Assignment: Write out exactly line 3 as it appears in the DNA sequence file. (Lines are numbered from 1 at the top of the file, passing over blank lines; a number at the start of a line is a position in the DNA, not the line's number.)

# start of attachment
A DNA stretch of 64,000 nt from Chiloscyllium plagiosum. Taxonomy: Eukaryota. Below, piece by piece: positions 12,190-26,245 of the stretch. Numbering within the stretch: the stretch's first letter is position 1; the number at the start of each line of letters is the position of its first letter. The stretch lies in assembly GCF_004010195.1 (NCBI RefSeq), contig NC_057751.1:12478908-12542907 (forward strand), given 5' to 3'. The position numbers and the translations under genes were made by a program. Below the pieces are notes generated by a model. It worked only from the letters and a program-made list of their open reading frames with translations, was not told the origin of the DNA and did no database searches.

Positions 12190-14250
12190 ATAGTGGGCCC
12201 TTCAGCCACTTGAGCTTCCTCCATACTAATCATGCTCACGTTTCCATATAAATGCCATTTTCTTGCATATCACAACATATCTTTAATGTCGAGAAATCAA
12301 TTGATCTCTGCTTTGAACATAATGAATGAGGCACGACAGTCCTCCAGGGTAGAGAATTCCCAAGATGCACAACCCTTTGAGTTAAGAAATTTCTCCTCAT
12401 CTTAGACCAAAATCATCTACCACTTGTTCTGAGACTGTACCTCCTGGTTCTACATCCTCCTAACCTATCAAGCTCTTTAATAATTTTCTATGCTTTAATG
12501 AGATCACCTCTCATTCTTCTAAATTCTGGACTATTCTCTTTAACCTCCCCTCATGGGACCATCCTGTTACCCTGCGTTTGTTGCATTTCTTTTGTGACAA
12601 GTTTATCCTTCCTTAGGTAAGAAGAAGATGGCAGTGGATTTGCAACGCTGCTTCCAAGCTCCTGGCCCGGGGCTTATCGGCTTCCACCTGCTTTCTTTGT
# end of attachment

12190 ATAGTGGGCCC